03/11/2014 by Carney Sandoe Staff |

The Job Search Mistake You Don’t Even Know You’re Making

large read arrow cursor points to reply button on email

If you’re going through the job-search process, you know that time is precious. Between writing your cover letter and revamping your resume, attending conferences and staying in touch with your Placement Team, you can feel completely pressed for time. You might find that it’s taking you days to sift through your inbox—email has taken a backseat to your other priorities.

A word on that: one of the most important parts of your job search is being attentive and responsive to emails from school contacts. This means you need to respond—in a timely and respectful way—to all communications from schools, whether via a phone call or personal email or through our online conference message center. You might not even realize that you’re being unresponsive or that not responding could be detrimental to your job search. If you’re thinking one of the following three excuses, think again—and start drafting responses to schools you might have left hanging.

Excuse #1: I’m swamped with work; I’ll respond in a few days.

We’ve said it before: when you work at an independent school, your days will be busy. Your responsibilities will extend past the classroom and onto the athletic field, stage, or dorm room. You will need to be available and responsive—yes, even when you’re totally swamped.

Don’t wait a few days to respond to a school contact. Take 10 minutes and reply right away—convey your ability to manage your time and your continued interest in the position.

Excuse #2: A Message received through the CS&A Conference Message Center doesn’t “count.”

False! Treat our online conference message center like your email inbox. Check it frequently, and respond to any and all outreach from hiring schools. Don’t narrow the scope of the conference module to interview scheduling: it can be a powerful tool for you to reach out to schools and for schools to screen candidates prior to scheduling interviews. Check it diligently prior to and during a conference—and respond to every message, however brief.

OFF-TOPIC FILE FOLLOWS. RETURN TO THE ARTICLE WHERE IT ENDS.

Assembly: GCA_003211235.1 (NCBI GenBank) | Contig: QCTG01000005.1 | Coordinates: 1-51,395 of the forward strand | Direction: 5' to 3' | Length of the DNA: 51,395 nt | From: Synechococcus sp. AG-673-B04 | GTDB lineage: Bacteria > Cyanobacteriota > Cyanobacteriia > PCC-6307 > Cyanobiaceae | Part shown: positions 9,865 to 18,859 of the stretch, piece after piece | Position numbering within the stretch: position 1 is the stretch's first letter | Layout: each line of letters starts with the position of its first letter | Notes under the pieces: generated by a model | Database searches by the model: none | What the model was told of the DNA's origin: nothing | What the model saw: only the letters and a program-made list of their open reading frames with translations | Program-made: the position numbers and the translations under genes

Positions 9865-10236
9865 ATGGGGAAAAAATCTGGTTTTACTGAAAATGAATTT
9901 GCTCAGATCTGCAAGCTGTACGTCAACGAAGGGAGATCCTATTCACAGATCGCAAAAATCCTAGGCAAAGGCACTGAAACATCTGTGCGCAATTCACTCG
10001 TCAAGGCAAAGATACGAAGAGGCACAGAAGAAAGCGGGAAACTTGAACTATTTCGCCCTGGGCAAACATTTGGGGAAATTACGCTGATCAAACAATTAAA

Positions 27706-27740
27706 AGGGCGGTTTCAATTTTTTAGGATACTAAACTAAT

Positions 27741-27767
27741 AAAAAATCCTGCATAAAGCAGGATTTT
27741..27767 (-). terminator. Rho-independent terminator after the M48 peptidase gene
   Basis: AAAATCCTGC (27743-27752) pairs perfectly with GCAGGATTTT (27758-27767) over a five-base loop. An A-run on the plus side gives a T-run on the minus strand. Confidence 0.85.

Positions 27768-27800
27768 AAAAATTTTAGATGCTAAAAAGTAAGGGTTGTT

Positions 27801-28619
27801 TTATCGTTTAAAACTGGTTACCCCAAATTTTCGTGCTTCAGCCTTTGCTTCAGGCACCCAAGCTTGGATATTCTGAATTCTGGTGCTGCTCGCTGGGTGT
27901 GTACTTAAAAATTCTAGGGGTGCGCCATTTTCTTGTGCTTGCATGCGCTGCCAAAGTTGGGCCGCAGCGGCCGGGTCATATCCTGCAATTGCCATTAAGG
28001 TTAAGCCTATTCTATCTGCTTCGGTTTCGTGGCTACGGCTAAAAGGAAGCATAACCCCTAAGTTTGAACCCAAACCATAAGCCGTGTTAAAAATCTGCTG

Excuse #3: I’m not interested in that school/position.

This mistake is easy to make, and it can be damaging to your job search. While you’re on the hunt for a new position, every interaction you have with a prospective employer is important—even if you’re not interested in the job. By not responding to a message from a school you’ve deemed undesirable, you’re hurting yourself in a few ways:

  1. You’re limiting yourself. If you broaden your scope just a bit, you might find that a school you had never previously considered is the perfect fit. 30-minute interviews at our hiring conferences are a great way to test the proverbial waters.
  2. Think of the future. You might not be interested in the current position at a particular school, but a job might open up at that same school in a few years that’s the perfect fit for you. Don’t bite the hand that (could one day) feed(s) you.
  3. Connections, connections. The independent school world is not that big. If you’ve attended one of our conferences, you’ve seen how school contacts are friendly with one another—they might even be former colleagues—and they talk. You don’t want the hiring contact you blew off to discuss what s/he perceives as rudeness to a school with your dream position.

In sum: if you’re not interested in the position or school at this point, it doesn’t matter—be polite and professional, and send the hiring contact a quick note thanking him for his time and indicating that you won’t be able to connect.

When it comes to communication, we know it can be difficult. But while you might have leeway with your colleagues, friends, or even, to a certain extent, with your CS&A Placement Team, you don’t have that same leeway with school contacts that reach out to you. Respond to each and every email and voicemail from a school—you won’t regret it!

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